1956: Re-elected as vice president.
1960: Narrowly loses presidency to John F. Kennedy.
1962: Loses California governor's race; bitterly tells reporters “you won't have
Nixon to kick around any more.4
1968: Elected president over Democrat Hubert Humphrey and independent George
Jan. 20 1969: Sworn Tn as 37th president of the United States.
February 1972: Makes historic first trip to Communist China.
May 1972: Summit with Soviet leader Leonid Brezhnev in Moscow.
June 17,1972: Break-in at Democratic headquarters at the Watergate complex.
November 1972: Re-elected in landslide over George McGovern.
Oct. 20,1973: "Saturday Night Massacre," in which Attorney
General Elliot Richardson resigned, Watergate special
prosecutor Archibald Cox was fired.
July 24,1974: Supreme Court rules that Nixon must
surrender tapes secretly recorded at the White House.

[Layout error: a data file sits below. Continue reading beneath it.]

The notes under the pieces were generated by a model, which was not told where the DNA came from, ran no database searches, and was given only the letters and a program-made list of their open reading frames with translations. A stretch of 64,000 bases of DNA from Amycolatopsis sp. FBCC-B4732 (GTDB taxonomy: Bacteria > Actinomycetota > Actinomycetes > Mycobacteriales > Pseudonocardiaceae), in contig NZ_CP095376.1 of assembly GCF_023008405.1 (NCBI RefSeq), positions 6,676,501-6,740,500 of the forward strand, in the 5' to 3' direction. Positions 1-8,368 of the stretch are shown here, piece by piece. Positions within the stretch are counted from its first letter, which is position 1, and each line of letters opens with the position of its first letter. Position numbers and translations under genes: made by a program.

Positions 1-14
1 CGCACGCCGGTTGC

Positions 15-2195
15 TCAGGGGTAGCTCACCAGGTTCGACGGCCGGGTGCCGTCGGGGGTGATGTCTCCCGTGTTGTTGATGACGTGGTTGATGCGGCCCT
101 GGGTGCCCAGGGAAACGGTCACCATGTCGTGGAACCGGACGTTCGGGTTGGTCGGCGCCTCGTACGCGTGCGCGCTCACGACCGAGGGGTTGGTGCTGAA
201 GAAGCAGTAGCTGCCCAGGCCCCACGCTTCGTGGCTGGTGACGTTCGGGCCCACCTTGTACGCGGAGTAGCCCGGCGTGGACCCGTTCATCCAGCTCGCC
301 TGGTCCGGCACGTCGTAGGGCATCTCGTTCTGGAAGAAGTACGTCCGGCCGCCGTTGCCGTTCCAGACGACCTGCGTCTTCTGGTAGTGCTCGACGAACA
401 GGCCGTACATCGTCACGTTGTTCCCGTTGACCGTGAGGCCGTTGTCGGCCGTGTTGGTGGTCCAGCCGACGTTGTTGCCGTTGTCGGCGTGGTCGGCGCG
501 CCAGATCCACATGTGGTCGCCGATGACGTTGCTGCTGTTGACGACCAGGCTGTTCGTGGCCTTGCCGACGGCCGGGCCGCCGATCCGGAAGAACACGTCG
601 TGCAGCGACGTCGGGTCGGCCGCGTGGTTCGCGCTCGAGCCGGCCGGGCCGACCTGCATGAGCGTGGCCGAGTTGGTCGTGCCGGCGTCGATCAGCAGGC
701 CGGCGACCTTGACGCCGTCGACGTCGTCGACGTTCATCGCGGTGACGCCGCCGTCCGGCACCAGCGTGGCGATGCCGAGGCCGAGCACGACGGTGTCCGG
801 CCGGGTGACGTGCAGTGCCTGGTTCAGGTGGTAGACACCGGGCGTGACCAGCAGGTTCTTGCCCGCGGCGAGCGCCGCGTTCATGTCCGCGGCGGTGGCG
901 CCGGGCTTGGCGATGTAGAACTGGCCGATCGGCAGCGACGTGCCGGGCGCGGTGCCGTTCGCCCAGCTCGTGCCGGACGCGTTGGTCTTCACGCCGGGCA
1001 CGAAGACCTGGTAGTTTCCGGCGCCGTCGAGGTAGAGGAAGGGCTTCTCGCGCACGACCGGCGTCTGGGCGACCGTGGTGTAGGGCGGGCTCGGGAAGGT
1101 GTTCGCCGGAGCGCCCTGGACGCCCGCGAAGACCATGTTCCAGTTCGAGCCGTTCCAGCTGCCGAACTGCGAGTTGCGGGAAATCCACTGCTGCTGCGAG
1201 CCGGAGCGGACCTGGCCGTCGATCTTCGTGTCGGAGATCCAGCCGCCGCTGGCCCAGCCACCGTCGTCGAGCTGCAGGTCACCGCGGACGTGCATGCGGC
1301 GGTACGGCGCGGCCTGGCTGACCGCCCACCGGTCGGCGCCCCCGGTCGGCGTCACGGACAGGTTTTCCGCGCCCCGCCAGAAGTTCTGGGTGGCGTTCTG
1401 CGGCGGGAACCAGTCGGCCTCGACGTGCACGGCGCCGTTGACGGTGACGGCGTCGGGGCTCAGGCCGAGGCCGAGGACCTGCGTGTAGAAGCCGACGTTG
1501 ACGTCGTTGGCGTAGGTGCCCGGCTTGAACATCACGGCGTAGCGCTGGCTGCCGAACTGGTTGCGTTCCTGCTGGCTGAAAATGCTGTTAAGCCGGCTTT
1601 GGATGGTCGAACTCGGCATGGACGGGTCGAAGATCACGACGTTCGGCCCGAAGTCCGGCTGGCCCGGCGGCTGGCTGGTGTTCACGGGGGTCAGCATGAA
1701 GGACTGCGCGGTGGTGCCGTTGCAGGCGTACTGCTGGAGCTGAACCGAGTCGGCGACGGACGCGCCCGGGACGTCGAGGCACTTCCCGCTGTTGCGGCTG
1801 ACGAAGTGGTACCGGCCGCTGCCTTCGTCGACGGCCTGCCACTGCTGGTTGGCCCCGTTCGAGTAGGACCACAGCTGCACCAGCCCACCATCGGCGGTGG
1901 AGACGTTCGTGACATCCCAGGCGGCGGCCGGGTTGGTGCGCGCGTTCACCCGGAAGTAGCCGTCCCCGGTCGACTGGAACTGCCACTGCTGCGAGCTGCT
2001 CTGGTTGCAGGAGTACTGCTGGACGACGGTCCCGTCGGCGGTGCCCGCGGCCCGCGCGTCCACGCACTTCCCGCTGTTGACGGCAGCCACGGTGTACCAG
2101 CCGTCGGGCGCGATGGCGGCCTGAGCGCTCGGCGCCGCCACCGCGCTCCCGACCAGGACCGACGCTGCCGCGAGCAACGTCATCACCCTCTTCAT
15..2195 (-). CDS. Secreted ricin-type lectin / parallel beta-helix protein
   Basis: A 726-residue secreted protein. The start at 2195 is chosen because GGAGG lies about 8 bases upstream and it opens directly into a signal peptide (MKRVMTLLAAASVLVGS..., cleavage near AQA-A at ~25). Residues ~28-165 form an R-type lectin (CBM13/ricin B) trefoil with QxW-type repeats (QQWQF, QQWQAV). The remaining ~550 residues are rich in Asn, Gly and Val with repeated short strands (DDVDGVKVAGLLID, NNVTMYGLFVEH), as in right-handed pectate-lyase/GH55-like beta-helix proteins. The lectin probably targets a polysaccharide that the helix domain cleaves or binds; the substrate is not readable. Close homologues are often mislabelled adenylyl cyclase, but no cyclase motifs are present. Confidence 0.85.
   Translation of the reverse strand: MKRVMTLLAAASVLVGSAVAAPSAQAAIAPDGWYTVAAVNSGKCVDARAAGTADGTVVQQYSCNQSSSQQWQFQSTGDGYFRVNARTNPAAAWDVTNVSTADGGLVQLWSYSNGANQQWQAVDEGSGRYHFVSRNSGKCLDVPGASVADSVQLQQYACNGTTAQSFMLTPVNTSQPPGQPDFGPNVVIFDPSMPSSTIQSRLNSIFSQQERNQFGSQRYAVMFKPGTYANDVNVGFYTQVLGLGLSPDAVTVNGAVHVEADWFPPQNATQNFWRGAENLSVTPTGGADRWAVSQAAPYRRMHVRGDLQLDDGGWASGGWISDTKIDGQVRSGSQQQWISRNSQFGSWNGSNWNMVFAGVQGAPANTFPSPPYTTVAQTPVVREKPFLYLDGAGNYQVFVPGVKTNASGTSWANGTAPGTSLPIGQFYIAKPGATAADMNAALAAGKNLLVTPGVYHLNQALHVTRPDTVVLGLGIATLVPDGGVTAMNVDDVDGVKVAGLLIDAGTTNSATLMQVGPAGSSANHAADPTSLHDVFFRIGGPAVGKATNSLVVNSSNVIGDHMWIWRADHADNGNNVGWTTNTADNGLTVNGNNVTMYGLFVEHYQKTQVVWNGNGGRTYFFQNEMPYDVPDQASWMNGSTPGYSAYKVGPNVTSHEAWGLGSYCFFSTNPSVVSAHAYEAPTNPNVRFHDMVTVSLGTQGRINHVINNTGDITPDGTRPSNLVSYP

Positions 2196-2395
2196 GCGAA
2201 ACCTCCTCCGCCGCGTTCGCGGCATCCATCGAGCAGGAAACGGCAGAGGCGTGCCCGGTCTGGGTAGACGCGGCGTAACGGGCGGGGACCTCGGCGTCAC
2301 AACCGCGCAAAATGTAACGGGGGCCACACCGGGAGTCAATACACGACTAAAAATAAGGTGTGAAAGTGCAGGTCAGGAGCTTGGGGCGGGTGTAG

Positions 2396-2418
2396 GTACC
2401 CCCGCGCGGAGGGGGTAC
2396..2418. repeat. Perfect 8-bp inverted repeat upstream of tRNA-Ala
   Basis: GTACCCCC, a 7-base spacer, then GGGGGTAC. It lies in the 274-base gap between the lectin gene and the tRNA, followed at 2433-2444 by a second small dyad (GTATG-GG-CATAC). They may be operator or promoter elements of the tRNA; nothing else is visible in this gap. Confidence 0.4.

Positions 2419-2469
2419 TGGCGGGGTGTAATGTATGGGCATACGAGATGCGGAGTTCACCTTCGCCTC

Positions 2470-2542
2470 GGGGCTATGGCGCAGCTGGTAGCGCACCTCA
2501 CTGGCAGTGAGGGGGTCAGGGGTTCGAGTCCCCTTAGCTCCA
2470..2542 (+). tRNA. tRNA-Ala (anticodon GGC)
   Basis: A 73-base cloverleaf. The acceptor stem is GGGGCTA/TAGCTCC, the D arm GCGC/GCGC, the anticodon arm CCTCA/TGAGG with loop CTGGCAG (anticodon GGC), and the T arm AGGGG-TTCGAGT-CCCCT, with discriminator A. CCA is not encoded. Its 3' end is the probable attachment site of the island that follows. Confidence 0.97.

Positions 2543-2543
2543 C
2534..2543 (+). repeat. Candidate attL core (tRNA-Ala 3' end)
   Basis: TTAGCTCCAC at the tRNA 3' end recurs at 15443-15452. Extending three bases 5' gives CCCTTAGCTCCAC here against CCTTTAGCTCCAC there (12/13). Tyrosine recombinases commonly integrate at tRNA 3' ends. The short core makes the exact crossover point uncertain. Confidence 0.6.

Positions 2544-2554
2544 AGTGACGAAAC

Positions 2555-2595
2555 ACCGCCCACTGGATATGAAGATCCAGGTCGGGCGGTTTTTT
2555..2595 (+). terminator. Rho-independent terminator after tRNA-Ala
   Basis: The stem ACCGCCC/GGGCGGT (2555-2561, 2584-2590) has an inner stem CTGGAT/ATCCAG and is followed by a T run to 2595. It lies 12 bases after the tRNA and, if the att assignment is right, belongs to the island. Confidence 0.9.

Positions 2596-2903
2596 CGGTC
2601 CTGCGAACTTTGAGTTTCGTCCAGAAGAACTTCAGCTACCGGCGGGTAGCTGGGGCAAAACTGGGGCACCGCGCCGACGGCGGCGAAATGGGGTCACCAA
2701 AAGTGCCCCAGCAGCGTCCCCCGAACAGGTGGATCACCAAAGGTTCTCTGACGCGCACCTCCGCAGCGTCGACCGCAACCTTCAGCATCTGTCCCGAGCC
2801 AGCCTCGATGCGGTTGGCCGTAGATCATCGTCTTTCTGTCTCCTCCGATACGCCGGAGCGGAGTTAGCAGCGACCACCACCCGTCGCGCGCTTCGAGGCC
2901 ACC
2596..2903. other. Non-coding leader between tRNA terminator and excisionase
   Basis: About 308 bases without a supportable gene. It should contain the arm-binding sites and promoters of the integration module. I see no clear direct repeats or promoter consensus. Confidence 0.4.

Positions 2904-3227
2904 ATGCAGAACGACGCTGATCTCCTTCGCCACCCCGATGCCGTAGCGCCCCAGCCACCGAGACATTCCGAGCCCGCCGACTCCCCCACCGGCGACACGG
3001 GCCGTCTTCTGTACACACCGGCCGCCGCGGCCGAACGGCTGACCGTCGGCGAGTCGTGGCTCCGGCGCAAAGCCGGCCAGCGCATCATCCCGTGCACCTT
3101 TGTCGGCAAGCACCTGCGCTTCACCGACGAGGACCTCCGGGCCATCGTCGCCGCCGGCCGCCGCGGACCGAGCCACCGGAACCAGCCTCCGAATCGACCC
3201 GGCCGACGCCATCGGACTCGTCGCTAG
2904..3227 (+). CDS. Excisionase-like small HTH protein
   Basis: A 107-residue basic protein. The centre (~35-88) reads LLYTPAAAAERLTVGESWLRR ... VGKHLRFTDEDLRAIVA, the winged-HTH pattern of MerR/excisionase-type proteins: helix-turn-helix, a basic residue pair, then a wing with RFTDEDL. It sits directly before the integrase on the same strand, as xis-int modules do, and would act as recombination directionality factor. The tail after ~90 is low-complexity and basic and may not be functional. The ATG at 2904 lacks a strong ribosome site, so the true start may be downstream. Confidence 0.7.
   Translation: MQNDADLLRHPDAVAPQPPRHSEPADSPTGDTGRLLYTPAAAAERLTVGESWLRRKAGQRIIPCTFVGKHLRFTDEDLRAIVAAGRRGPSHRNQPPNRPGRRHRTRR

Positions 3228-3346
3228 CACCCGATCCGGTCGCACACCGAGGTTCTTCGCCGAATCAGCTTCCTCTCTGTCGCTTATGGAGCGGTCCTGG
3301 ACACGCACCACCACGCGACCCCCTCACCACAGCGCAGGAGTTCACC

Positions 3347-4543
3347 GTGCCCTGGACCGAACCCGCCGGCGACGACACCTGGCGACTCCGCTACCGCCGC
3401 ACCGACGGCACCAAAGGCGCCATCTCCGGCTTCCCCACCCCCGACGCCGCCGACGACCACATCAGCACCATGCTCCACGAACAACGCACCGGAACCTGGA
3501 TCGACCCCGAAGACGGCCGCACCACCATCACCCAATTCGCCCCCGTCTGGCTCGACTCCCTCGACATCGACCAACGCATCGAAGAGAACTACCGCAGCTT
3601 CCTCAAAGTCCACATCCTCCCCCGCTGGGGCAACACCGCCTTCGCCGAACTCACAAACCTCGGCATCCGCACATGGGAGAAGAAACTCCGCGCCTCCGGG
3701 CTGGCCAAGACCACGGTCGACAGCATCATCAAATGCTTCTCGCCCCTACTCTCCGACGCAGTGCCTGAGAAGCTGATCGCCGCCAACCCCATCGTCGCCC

Aug, 9,1974: Resigns as president in culmination of
Watergate scandal.
Sept. 8,1974: Receives unconditional pardon from
successor Gerald R. Ford.
April 18,1994: Suffers a stroke, and later slips into a deep
April 22,1994: Dies in a New York hospital at age 81L__
Source: The Associated Kress
By Jeremy Fitzpatrick
The strong emotions Richard
Nixon sparked in his critics
and supporters while he was
alive are still evident after his death.
Two University of Ncbraska-Lin
coln political science professors and a
former U.S. senator from Nebraska
all painted different pictures of the
legacy ofa man whose career is known
to most UNL students only through
history books.
Nixon, 81, died from a stroke late
Friday in New York City. He will be
bu r i ed Wed nesd ay i n Ca I i fom ia. Pres i
dent Clinton has declared the day a
national day of mourning.
Carl Curtis, a former Republican
senator^ from Nebraska, said people
should remember the 37th president
for his significant accomplishments
in foreigirpol icy.
“ I thttw they should remember h i m
as ohdemthe great presidents of all
time, vurlis said. “He was the master